By Mike Vietri
Years ago, when my Dad went to the dealer to buy a new Dodge automobile, his choices were pretty basic. The salesperson would show him a red Dodge with a red interior, a black Dodge with a gray interior and a white Dodge with a tan interior. “Take your pick,” the salesperson would say, although there wasn’t the option if he preferred a black on black Dodge.
I call those days “the age of the manufacturer” when most consumers had no choice but to buy whatever the manufacturer offered.
Next came “the age of distribution” when many consumers were willing to buy whatever the salesperson showed them, although they had more dealerships and brands to choose from. Life and health agents in this age primarily represented one carrier (some agents still do). The agent, in essence, sold the home team’s product. Consumers may have been aware that other products or carriers were available, but those options were not easy to find or explore. As a result, some customers ended up with less-than-ideal products.
Today, we’re in “the age of the consumer.” Buyers have nearly infinite choices – not just in the products they buy, but in the way they buy them. Tired of making the trip to Walmart? Then choose from 100 similar items at Amazon, and get them delivered to your door! Anyone who doubts that we’ve reached the age of the consumer hasn’t been trying to earn a living in the financial services business recently; traditional sales strategies (and the salespeople employing those strategies) are falling by the wayside.
A New Day Brings A New Opportunity
The customer is now the boss. And “late” baby boomers – part of a total projected universe of 72 million retirees by 2025 – represent a tremendous opportunity for agents and advisors. Late boomers are the evolving newly Medicare-eligible population – ages 55–63, born 1956–1964. They are not the same as our parents’ Medicare generation or even the “early” boomers born between 1946 and the early 1950s. Agents and advisors need to understand the characteristics of this market segment.
Understanding The Late Boomers:
- As a group, late boomers are healthier and more active than other boomers – and they don’t think of themselves as “seniors.”
- They value their time, are tech-capable and embrace online shopping options.
- They are cost-conscious, including being comfortable with wellness and fee-based models – which bodes well for future sales of Medicare Advantage plans.
- They face more financial challenges in retirement than those of prior generations, including rising health care costs and the loss of their financial safety nets (employer medical and defined benefit plans).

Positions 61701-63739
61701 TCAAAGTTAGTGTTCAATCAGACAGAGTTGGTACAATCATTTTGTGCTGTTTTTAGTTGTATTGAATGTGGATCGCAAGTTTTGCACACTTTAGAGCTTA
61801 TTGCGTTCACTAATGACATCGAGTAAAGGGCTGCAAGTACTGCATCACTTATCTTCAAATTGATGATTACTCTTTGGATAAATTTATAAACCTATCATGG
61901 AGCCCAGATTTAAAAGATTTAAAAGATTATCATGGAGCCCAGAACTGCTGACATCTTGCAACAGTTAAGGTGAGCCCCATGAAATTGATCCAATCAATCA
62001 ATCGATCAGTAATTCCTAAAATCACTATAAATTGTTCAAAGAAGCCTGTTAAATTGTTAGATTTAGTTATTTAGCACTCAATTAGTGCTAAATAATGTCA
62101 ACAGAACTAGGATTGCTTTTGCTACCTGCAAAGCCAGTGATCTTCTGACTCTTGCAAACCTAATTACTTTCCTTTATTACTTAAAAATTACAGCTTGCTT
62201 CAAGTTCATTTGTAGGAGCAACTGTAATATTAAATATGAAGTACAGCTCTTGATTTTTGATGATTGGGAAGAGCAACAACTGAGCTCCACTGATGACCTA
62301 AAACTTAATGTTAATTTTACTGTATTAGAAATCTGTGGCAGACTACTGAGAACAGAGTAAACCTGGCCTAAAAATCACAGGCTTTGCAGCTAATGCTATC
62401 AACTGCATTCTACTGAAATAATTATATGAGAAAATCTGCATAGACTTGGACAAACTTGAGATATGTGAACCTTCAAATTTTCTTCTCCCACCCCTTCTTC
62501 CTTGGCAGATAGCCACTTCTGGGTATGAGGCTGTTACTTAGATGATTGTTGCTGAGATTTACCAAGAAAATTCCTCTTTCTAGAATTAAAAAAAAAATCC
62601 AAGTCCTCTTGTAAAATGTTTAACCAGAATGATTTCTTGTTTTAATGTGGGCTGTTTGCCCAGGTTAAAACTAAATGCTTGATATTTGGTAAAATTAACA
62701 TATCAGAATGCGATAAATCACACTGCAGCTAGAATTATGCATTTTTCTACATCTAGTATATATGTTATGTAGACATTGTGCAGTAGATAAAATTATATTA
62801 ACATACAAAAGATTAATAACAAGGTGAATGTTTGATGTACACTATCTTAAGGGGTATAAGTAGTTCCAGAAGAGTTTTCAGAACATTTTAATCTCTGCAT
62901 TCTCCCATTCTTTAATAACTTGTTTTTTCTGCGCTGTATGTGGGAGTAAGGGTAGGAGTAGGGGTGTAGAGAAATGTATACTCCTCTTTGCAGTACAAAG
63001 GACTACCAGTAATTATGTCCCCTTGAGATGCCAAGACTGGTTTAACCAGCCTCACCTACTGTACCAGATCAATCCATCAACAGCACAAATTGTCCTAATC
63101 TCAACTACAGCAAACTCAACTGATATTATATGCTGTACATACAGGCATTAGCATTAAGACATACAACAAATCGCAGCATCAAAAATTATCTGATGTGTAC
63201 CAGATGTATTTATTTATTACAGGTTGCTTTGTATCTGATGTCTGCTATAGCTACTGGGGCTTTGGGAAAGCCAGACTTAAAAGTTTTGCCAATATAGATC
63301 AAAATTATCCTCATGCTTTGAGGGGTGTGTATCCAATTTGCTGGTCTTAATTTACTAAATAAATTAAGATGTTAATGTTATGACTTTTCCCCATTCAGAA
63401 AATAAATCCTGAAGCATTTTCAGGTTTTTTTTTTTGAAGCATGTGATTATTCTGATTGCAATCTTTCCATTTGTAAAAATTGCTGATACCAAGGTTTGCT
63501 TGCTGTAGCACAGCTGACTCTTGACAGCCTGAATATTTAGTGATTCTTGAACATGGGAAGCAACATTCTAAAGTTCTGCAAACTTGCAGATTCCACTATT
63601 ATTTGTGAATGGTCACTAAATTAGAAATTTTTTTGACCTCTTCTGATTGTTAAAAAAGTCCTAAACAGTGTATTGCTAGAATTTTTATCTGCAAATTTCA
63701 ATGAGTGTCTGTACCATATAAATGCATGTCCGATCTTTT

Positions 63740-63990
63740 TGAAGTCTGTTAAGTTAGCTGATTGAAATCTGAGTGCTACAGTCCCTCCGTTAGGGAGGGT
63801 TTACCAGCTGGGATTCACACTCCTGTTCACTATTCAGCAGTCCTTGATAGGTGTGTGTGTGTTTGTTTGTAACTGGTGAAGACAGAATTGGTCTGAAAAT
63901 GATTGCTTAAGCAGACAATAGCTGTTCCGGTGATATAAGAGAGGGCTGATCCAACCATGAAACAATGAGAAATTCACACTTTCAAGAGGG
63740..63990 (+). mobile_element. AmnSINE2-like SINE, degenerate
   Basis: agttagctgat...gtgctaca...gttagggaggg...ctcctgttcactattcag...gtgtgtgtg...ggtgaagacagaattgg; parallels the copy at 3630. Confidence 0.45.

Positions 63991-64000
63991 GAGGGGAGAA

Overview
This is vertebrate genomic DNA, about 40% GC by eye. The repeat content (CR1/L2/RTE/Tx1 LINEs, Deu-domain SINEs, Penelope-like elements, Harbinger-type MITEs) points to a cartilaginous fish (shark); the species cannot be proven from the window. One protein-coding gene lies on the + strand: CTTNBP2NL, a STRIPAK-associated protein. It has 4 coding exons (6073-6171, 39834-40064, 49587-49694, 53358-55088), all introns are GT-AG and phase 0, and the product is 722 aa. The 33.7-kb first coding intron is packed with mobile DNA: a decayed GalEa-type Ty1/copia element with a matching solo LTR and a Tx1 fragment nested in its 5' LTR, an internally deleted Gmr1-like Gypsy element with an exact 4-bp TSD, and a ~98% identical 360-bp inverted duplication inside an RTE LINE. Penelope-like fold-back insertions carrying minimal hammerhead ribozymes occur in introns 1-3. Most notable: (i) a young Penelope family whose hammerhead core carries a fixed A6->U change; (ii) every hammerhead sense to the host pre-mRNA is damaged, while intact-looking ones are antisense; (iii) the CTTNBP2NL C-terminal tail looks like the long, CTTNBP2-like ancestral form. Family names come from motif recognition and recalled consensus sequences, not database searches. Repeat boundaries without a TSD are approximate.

- Because they are living longer, the buying cycle of late boomers is longer.
It is no wonder that a 2017 study found that baby boomers’ main retirement fears are: health issues and the cost of health care, personally running out of money, and Social Security running out of money (or ceasing to exist).
Given these concerns, late boomers will increasingly look for experts who can recommend holistic solutions across a wider portion of the insurance and retirement product spectrum – not just sell them one-off products.
Traditional Medigap producers need to become knowledgeable in Medicare Advantage plans, which are an attractive option to late boomers. MA plans are now the fastest-growing segment of the Medicare market. From just 13% of new enrollees in 2004, MA’s market share has grown to more than 34% today, and is projected to reach 42% by 2028.
As more consumers seek advice on how to pick the right Medicare health plan and incorporate those health care expenses into their retirement plans, the distinction between Medicare advisors and financial advisors will continue to blur.
- More Medicare insurance agents will become investment advisory representatives and use asset-under-management programs.
- More financial advisors will add Medicare services.
We’re already seeing more health insurance-oriented agents broaden their reach by earning Series 65 certifications in order to offer more financial retirement planning services. Likewise, financial advisors, who traditionally had little time for health and life insurance – or annuities – are now exploring ways to fill these important gaps.
The future belongs to agents and advisors who broaden their solution set and partner effectively.
To deliver holistic planning support in a cost-effective way, however, you need a partner that can supplement your existing knowledge and capabilities. Ideally, your partner will bring to the table:
- Proven expertise in the retiree health, life and annuity space, with an emphasis on developing, marketing and distributing Medicare and retirement planning solutions.
- A comprehensive asset-management platform, education and training resources, and operational and marketing support that will enable individuals to start and grow a successful investment advisory practice.
Agents and advisors who choose wisely will:
- Continue to evolve with the needs of customers and also with the dynamics of the Consumer Age.
- Move past prior constraints to become a provider of holistic solutions for both health care costs and retirement income needs.
- Deliver solutions cost-effectively.
With the right partner, insurance agents and advisors can provide a broad range of products and services with complete independence – everything in one stop – and deepen client relationships by serving their entire financial life cycle.
Mike Vietri is the chief distribution and marketing officer for AmeriLife. Mike may be contacted at firstname.lastname@example.org.
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